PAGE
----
These truths were self evident at the time:
- the home run chase WAS pretty exciting. At the time, remember, 61 homers was a MAJOR record that was widely believed to be unbreakable
- you always prepare for what you could possibly imagine to be the worst form of media circus surrounding the chase; and they managed to yet again FAR exceed the worst I could imagine
- I was actually genuinely excited for Mac and Ken Griffey, Jr. at the time. I also can honestly say that the notion of steroids giving anyone an unfair advantage didn't enter my thinking often
- I was not excited that Sosa was part of it, however. Not only because I felt he was taking away from a far more important story - the 1998 Cubs, but because I hated the poser since the day he started playing with the Sux back in 1990.
I was very adamant and also very creative in the different ways I expressed my hatred for the thick pud at the time. It is very likely that I accused him of being on steroids, not because I was so much against steroids, just because it seemed like a mean thing to say about someone, and as such, was just one part of my repetriore.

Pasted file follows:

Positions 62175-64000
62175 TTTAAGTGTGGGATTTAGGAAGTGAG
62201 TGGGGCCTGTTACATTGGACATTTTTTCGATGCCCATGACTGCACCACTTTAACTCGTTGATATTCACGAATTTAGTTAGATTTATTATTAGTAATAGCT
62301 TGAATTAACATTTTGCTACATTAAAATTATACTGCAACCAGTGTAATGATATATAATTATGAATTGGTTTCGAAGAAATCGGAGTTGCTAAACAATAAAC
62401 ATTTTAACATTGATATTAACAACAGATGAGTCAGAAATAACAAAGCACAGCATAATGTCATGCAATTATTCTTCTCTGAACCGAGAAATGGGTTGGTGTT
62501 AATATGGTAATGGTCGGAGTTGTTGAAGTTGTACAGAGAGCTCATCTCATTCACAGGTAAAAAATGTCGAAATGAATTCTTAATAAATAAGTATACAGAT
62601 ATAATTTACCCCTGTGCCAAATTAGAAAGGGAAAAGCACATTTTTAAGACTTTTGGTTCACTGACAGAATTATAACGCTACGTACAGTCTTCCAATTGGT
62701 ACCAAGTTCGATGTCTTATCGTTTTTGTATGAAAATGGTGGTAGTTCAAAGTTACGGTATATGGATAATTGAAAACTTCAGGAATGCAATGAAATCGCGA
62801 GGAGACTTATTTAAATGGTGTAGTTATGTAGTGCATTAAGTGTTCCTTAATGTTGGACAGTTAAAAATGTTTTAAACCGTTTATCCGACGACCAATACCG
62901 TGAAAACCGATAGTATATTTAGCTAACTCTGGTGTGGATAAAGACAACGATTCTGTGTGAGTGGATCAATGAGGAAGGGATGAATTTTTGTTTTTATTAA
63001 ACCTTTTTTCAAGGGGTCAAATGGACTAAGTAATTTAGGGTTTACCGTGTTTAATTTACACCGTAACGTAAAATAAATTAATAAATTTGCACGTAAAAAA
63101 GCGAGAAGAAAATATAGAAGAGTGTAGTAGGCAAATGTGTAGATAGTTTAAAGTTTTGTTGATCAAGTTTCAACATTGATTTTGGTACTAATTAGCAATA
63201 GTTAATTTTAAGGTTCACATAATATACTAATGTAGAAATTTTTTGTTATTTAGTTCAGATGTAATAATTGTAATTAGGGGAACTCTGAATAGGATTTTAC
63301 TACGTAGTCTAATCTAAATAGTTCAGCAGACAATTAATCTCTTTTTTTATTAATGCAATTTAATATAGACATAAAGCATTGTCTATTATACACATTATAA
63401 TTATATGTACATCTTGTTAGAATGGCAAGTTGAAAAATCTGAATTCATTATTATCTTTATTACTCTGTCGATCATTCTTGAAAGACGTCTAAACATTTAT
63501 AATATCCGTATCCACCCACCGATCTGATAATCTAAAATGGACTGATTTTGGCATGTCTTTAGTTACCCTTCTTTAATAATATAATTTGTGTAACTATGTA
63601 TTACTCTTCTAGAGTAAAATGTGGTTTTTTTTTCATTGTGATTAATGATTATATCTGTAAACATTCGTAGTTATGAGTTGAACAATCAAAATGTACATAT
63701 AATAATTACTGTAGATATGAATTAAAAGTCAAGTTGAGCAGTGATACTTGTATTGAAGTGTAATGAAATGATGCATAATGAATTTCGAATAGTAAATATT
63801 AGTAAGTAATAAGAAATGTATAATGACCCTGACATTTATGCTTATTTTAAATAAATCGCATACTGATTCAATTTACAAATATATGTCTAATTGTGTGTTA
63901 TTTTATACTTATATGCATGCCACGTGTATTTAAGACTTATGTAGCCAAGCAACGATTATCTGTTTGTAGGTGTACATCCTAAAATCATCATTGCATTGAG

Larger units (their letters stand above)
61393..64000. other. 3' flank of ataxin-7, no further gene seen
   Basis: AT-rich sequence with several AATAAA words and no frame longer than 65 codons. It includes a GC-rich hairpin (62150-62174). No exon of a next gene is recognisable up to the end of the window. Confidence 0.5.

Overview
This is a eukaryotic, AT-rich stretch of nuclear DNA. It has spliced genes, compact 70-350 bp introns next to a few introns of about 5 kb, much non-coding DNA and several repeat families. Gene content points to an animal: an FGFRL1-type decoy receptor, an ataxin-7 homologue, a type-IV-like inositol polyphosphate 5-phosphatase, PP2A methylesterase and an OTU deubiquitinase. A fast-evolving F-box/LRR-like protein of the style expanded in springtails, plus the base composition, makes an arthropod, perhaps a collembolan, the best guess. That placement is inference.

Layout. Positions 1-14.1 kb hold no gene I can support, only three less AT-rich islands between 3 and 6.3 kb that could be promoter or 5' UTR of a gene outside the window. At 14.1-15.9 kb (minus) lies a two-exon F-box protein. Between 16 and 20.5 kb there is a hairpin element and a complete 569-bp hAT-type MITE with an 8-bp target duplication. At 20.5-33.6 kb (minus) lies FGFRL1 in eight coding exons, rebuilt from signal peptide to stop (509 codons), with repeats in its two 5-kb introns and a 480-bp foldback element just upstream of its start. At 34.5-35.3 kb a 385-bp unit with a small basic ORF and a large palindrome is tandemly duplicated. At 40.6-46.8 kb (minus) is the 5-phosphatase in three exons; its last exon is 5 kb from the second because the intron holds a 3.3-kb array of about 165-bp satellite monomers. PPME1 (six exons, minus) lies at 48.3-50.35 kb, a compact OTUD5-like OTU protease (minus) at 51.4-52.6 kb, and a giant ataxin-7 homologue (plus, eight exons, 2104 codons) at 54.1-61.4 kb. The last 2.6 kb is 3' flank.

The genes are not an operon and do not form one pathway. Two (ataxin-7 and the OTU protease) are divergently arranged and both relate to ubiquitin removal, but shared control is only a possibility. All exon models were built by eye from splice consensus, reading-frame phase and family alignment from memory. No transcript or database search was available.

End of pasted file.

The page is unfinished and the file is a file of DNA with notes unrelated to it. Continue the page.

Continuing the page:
From the getgo, in 1990, I remember him as a selfish, me-first baby who swung from his ass on every pitch, who tried to throw the ball 500 mph towards home plate on every opportunity from his outfield position, and who would attempt stolen bases on all occasions, regardless of the game situation. Even as a mere rookie, who hadn't accomplished a thing in the league, he acted out worse than Deion Sanders and Ocho Cinco ever could imagine.